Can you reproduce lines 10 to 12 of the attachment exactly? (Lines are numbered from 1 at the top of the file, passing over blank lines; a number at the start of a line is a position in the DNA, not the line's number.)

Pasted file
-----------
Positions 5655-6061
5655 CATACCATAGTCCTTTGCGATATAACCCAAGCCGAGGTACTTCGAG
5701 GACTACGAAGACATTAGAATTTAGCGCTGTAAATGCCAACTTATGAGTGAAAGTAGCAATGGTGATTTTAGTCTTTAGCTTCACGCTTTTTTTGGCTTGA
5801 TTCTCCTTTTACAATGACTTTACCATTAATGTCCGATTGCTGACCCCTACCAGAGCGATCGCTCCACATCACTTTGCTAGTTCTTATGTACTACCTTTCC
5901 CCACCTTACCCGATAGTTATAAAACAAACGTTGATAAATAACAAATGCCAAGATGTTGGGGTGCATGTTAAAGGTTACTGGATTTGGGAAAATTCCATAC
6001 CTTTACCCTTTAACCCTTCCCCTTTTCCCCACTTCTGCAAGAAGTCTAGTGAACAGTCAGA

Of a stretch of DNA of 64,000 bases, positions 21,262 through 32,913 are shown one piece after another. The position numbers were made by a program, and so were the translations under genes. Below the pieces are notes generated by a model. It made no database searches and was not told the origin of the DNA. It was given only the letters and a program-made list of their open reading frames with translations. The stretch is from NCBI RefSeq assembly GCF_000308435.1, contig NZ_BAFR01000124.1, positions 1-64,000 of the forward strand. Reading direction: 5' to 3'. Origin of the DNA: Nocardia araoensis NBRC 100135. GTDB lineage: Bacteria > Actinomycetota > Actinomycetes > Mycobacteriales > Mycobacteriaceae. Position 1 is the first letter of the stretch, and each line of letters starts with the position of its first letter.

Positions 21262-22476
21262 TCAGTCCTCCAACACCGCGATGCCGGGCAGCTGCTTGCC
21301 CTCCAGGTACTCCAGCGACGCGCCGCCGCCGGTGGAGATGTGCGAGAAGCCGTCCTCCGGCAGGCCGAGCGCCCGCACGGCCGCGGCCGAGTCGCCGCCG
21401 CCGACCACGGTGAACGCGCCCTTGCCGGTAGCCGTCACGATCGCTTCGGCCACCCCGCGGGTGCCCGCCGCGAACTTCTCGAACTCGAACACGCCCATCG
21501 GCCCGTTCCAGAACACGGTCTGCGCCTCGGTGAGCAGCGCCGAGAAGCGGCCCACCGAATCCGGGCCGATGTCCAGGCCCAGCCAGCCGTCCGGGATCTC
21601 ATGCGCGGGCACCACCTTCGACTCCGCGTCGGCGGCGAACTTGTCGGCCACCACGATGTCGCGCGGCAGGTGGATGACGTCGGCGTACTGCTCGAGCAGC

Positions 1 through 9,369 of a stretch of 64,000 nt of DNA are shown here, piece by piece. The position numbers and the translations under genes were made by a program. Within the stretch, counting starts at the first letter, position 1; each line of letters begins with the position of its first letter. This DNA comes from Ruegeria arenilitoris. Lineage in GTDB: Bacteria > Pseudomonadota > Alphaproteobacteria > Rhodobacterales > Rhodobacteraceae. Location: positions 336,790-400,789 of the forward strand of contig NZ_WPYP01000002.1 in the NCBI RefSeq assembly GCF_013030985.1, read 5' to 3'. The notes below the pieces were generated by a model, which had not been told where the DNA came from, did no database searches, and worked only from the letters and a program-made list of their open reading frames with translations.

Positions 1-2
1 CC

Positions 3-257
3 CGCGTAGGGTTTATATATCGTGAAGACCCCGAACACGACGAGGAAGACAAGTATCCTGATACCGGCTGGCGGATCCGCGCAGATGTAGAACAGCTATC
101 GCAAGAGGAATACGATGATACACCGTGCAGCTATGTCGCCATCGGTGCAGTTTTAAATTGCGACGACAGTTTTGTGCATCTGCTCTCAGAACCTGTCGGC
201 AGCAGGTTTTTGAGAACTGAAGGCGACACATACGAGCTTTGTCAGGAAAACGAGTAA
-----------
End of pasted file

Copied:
21301 CTCCAGGTACTCCAGCGACGCGCCGCCGCCGGTGGAGATGTGCGAGAAGCCGTCCTCCGGCAGGCCGAGCGCCCGCACGGCCGCGGCCGAGTCGCCGCCG
21401 CCGACCACGGTGAACGCGCCCTTGCCGGTAGCCGTCACGATCGCTTCGGCCACCCCGCGGGTGCCCGCCGCGAACTTCTCGAACTCGAACACGCCCATCG
21501 GCCCGTTCCAGAACACGGTCTGCGCCTCGGTGAGCAGCGCCGAGAAGCGGCCCACCGAATCCGGGCCGATGTCCAGGCCCAGCCAGCCGTCCGGGATCTC